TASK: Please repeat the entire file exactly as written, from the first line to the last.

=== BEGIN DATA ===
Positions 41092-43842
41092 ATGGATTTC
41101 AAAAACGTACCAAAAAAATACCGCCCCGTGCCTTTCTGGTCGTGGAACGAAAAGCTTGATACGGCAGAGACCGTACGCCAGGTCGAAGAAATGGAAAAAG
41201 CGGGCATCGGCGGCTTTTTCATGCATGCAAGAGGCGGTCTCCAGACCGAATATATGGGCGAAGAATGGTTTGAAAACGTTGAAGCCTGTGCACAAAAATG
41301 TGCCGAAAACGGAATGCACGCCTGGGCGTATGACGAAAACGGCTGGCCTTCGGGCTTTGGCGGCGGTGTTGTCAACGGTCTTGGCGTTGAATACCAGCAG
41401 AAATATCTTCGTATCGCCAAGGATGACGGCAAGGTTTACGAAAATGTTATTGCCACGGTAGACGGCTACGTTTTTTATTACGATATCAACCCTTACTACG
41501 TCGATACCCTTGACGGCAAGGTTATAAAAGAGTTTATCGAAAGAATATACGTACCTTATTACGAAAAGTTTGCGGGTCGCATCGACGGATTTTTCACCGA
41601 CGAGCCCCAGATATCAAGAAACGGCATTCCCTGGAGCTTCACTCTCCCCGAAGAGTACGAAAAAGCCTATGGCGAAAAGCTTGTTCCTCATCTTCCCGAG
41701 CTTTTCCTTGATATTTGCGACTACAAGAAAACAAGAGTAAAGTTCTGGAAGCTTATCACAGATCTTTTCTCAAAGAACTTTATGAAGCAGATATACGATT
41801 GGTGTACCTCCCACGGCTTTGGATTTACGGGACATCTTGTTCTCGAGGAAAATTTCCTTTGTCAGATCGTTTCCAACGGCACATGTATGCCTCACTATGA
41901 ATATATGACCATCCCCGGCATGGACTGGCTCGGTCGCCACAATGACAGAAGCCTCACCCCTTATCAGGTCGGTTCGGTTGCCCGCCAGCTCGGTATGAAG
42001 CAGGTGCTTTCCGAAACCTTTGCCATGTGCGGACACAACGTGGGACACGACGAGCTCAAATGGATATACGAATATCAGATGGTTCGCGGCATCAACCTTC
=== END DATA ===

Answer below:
Positions 41092-43842
41092 ATGGATTTC
41101 AAAAACGTACCAAAAAAATACCGCCCCGTGCCTTTCTGGTCGTGGAACGAAAAGCTTGATACGGCAGAGACCGTACGCCAGGTCGAAGAAATGGAAAAAG
41201 CGGGCATCGGCGGCTTTTTCATGCATGCAAGAGGCGGTCTCCAGACCGAATATATGGGCGAAGAATGGTTTGAAAACGTTGAAGCCTGTGCACAAAAATG
41301 TGCCGAAAACGGAATGCACGCCTGGGCGTATGACGAAAACGGCTGGCCTTCGGGCTTTGGCGGCGGTGTTGTCAACGGTCTTGGCGTTGAATACCAGCAG
41401 AAATATCTTCGTATCGCCAAGGATGACGGCAAGGTTTACGAAAATGTTATTGCCACGGTAGACGGCTACGTTTTTTATTACGATATCAACCCTTACTACG
41501 TCGATACCCTTGACGGCAAGGTTATAAAAGAGTTTATCGAAAGAATATACGTACCTTATTACGAAAAGTTTGCGGGTCGCATCGACGGATTTTTCACCGA
41601 CGAGCCCCAGATATCAAGAAACGGCATTCCCTGGAGCTTCACTCTCCCCGAAGAGTACGAAAAAGCCTATGGCGAAAAGCTTGTTCCTCATCTTCCCGAG
41701 CTTTTCCTTGATATTTGCGACTACAAGAAAACAAGAGTAAAGTTCTGGAAGCTTATCACAGATCTTTTCTCAAAGAACTTTATGAAGCAGATATACGATT
41801 GGTGTACCTCCCACGGCTTTGGATTTACGGGACATCTTGTTCTCGAGGAAAATTTCCTTTGTCAGATCGTTTCCAACGGCACATGTATGCCTCACTATGA
41901 ATATATGACCATCCCCGGCATGGACTGGCTCGGTCGCCACAATGACAGAAGCCTCACCCCTTATCAGGTCGGTTCGGTTGCCCGCCAGCTCGGTATGAAG
42001 CAGGTGCTTTCCGAAACCTTTGCCATGTGCGGACACAACGTGGGACACGACGAGCTCAAATGGATATACGAATATCAGATGGTTCGCGGCATCAACCTTC